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Language Planning as a Sociolinguistic Experiment

By: Ernst Jahr

Provides richly detailed insight into the uniqueness of the Norwegian language development. Marks the 200th anniversary of the birth of the Norwegian nation following centuries of Danish rule


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Acquiring Phonology: A Cross-Generational Case-Study

By Neil Smith

The study also highlights the constructs of current linguistic theory, arguing for distinctive features and the notion 'onset' and against some of the claims of Optimality Theory and Usage-based accounts.


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Language Production and Interpretation: Linguistics meets Cognition

By Henk Zeevat

The importance of Henk Zeevat's new monograph cannot be overstated. [...] I recommend it to anyone who combines interests in language, logic, and computation [...]. David Beaver, University of Texas at Austin


Academic Paper


Title: Temporal acoustic correlates of the voicing contrast in European Portuguese stops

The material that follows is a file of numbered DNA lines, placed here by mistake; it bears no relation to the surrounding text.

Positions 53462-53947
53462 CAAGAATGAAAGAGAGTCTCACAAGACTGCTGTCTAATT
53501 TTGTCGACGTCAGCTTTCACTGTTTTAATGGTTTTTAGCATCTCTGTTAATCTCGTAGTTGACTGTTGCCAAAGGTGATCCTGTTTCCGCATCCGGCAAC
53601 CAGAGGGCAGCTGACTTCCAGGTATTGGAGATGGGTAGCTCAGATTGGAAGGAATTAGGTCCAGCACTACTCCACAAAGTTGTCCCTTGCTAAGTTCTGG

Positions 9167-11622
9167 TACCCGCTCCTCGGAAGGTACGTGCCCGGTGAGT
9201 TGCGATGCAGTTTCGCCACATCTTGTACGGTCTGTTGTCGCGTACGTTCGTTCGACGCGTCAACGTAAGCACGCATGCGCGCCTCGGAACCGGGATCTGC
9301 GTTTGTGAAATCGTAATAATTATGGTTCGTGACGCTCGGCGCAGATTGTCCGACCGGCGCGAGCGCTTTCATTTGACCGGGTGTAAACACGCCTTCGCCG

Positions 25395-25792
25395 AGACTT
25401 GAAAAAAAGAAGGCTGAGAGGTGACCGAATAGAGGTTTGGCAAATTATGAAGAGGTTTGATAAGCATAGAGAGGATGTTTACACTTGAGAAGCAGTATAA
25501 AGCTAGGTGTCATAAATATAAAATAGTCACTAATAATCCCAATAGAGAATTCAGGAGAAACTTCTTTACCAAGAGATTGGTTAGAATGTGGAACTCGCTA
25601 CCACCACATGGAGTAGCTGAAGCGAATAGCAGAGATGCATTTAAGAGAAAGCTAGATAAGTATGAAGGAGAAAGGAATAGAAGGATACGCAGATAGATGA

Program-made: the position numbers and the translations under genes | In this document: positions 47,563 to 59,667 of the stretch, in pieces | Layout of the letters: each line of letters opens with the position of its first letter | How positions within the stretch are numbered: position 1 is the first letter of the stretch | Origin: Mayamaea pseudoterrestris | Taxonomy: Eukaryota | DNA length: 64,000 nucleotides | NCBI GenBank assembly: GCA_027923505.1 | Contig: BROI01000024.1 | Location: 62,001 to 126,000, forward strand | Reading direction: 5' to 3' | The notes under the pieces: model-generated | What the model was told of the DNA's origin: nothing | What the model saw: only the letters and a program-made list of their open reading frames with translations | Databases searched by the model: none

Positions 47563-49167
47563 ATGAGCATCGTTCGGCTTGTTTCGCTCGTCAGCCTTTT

Author: MarisaLousada
Institution: Aveiro University
Author: LuisM. T.Jesus
Institution: Aveiro University
Author: AndreiaHall
Institution: Aveiro University
Linguistic Field: Phonology
Subject Language: Portuguese
Abstract: This study focuses on the temporal analysis of stops /p b t d k ɡ/ and devoicing analysis of voiced stops /b d ɡ/ produced in different word positions by six native speakers of European Portuguese. The study explores acoustic properties related to voicing. The following acoustic properties were measured: voice onset time (VOT), stop duration, closure duration, release duration, voicing into closure duration, duration of the preceding vowel and duration of the following vowel. Results suggested that when [b d ɡ] were devoiced, the acoustic properties stop duration, closure duration, duration of the following vowel, duration of the preceding vowel and duration of voicing into closure were relevant for the voicing distinction. Implications for research and practice in speech and language therapy are discussed. Further investigation is needed to find how the productions analysed in the present study were perceived by listeners, specifically productions of devoiced stops.

CUP at LINGUIST

This article appears in Journal of the International Phonetic Association Vol. 40, Issue 3, which you can read on Cambridge's site or on LINGUIST .



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